Private plane crash in restricted airspace leaves four dead

A sudden sonic boom rippled through Washington, D.C., and its neighboring areas on Sunday afternoon. This unusual sound resulted from two F-16 fighter jets that hurriedly flew from Maryland’s Joint Base Andrews to intercept an unresponsive private plane that tragically crashed.

The crash killed all four passengers on board.

These military jets were deployed in response to a private Cessna that had veered into the capital’s restricted airspace. This left the Department of Defense with no choice but to take swift action.

Upon reaching the Cessna, the F-16 pilots observed that the private plane’s pilot seemed to be unconscious, leading to the suspicion that the aircraft might have been on autopilot at the time of the crash.

Hours after the crash in southwest Virginia’s Shenandoah Valley, rescue teams arrived on foot at the rural crash site. When they arrived, no survivors were found.

The aircraft was already near its New York destination when it made a near U-turn, heading towards Virginia. According to Flight Aware, a flight-tracking website, the plane descended rapidly at one point. It plummeted more than 30,000 feet per minute before its fatal crash.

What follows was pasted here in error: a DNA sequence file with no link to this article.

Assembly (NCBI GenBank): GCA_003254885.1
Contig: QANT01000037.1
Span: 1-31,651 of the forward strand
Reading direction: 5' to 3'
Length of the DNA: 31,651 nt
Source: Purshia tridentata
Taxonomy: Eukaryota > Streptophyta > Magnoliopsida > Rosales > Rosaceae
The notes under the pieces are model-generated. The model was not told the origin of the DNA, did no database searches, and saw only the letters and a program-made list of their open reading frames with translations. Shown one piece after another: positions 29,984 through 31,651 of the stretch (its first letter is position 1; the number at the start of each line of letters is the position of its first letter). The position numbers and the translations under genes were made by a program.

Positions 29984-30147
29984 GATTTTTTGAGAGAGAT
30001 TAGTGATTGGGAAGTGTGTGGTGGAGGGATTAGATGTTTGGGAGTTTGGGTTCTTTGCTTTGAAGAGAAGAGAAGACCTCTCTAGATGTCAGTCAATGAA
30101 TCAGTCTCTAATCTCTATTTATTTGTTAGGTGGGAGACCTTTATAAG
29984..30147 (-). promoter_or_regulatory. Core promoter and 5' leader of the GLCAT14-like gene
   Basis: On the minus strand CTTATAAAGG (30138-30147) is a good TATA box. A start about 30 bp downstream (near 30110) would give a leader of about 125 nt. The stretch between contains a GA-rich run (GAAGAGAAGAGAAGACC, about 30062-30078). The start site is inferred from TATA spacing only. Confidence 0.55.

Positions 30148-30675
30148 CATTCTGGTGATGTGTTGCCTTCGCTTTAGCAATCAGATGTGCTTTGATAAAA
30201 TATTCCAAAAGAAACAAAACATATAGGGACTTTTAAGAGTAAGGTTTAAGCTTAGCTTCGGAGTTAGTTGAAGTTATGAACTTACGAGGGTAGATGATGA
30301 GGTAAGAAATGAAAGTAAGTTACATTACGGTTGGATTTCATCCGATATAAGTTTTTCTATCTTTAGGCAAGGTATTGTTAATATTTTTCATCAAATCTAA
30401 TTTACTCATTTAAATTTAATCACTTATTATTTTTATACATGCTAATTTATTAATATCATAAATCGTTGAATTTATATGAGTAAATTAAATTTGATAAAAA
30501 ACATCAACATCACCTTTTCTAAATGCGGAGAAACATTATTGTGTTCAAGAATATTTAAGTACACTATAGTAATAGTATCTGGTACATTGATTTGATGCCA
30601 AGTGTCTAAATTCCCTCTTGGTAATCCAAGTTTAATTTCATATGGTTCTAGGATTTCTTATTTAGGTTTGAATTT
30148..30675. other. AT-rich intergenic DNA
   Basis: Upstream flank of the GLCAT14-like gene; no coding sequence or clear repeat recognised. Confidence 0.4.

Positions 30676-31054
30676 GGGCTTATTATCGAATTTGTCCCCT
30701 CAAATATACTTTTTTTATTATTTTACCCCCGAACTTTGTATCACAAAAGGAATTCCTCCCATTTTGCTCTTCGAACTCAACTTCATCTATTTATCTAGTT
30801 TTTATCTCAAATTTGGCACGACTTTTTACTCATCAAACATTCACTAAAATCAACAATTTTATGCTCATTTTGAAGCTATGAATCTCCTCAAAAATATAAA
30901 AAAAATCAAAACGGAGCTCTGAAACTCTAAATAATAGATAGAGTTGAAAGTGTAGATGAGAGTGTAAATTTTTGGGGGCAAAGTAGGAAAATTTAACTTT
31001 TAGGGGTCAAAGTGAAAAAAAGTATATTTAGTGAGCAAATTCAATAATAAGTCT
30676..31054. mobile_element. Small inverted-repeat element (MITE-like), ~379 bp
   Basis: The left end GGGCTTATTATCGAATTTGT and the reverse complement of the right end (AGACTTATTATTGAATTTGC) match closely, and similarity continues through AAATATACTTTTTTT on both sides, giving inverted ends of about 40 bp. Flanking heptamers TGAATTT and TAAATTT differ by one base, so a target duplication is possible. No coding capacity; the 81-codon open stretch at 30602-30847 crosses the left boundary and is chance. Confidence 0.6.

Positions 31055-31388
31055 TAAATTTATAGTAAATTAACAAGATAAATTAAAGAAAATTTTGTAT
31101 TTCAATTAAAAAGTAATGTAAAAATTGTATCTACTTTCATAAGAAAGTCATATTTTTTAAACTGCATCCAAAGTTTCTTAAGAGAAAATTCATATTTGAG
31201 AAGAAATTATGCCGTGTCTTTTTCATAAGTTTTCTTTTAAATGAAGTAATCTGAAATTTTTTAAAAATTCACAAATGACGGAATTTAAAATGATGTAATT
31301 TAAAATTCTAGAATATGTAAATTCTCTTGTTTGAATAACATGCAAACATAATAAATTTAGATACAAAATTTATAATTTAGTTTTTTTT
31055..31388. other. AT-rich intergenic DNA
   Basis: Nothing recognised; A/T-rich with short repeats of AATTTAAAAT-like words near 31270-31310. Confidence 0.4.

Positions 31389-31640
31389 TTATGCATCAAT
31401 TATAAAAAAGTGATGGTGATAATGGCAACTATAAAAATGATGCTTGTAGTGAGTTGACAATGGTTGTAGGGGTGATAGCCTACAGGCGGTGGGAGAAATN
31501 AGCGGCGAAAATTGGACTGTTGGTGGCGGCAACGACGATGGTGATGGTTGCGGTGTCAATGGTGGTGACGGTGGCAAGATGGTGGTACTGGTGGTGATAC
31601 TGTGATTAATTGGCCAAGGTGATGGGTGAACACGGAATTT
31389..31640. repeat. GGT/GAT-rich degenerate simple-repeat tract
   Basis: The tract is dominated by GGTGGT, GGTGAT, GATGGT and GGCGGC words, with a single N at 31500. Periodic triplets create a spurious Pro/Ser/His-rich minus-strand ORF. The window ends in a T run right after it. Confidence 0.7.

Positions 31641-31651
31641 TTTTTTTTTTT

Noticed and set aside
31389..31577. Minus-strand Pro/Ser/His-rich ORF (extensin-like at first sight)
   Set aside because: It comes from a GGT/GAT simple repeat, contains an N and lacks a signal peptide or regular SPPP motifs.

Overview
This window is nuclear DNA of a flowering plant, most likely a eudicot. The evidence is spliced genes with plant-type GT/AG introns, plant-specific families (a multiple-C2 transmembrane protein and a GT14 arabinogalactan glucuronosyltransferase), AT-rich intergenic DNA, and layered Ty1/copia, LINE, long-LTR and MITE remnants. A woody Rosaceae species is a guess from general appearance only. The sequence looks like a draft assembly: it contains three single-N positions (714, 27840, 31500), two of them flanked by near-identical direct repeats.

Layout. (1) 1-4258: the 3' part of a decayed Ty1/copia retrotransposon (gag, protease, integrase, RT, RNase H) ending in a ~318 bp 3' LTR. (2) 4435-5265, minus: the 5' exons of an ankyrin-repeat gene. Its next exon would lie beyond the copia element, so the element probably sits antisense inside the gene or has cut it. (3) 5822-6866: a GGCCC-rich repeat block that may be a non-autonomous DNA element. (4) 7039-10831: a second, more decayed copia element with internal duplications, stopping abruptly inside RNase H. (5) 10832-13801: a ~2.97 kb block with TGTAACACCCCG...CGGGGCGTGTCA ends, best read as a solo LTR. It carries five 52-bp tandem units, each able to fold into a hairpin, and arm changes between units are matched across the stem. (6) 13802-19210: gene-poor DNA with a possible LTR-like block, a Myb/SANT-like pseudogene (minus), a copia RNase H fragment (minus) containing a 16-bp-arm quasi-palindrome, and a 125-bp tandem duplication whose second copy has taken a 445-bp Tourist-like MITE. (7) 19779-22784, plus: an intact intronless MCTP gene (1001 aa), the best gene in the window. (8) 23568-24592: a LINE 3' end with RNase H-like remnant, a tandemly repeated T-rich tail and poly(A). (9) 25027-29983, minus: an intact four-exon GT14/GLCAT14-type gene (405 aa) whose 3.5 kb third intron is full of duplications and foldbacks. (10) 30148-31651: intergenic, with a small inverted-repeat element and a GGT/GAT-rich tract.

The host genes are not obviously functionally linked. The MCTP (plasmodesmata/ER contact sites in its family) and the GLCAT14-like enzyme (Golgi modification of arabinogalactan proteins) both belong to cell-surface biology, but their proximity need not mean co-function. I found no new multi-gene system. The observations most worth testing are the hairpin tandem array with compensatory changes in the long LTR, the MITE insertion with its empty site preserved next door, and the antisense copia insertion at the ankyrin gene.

In a statement by the North American Aerospace Defense Command, the two F-16s were permitted to travel at supersonic speeds. This caused the sonic boom that was heard across the region.

It was discovered that the private plane was carrying the daughter, the two-year-old granddaughter, and nanny of John Rumpel- the owner of the company where the plane was registered. They were returning to their East Hampton home after visiting Rumpel in North Carolina.

Rumpel, himself a seasoned pilot, speculated to the press that the plane might have lost pressurization. This would have led to the unconsciousness of those on board before the crash.

Washington’s Department of Homeland Security and Emergency Management Agency reassured residents that there was no ongoing threat linked to the incident and clarified that the Cessna was not shot down by a military jet.

The incident is currently under investigation.